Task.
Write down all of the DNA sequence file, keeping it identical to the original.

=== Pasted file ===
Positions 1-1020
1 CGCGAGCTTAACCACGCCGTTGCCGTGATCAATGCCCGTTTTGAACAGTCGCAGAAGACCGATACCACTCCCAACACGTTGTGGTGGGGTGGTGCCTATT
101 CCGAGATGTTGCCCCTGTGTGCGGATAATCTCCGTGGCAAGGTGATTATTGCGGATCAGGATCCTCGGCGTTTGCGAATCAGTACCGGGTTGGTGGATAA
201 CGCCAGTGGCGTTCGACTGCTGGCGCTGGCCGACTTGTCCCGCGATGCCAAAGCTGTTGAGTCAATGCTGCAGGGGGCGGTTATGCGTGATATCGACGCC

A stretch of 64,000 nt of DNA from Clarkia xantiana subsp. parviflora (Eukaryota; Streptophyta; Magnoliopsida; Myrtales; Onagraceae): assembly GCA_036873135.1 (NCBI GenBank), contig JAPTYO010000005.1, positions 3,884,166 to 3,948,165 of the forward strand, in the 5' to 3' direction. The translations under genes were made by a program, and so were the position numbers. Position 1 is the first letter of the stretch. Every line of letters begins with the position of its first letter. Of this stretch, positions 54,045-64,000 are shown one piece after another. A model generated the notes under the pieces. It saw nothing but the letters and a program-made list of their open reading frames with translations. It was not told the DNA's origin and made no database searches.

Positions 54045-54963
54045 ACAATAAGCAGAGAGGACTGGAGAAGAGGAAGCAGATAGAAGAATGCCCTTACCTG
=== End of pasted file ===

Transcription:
Positions 1-1020
1 CGCGAGCTTAACCACGCCGTTGCCGTGATCAATGCCCGTTTTGAACAGTCGCAGAAGACCGATACCACTCCCAACACGTTGTGGTGGGGTGGTGCCTATT
101 CCGAGATGTTGCCCCTGTGTGCGGATAATCTCCGTGGCAAGGTGATTATTGCGGATCAGGATCCTCGGCGTTTGCGAATCAGTACCGGGTTGGTGGATAA
201 CGCCAGTGGCGTTCGACTGCTGGCGCTGGCCGACTTGTCCCGCGATGCCAAAGCTGTTGAGTCAATGCTGCAGGGGGCGGTTATGCGTGATATCGACGCC

A stretch of 64,000 nt of DNA from Clarkia xantiana subsp. parviflora (Eukaryota; Streptophyta; Magnoliopsida; Myrtales; Onagraceae): assembly GCA_036873135.1 (NCBI GenBank), contig JAPTYO010000005.1, positions 3,884,166 to 3,948,165 of the forward strand, in the 5' to 3' direction. The translations under genes were made by a program, and so were the position numbers. Position 1 is the first letter of the stretch. Every line of letters begins with the position of its first letter. Of this stretch, positions 54,045-64,000 are shown one piece after another. A model generated the notes under the pieces. It saw nothing but the letters and a program-made list of their open reading frames with translations. It was not told the DNA's origin and made no database searches.

Positions 54045-54963
54045 ACAATAAGCAGAGAGGACTGGAGAAGAGGAAGCAGATAGAAGAATGCCCTTACCTG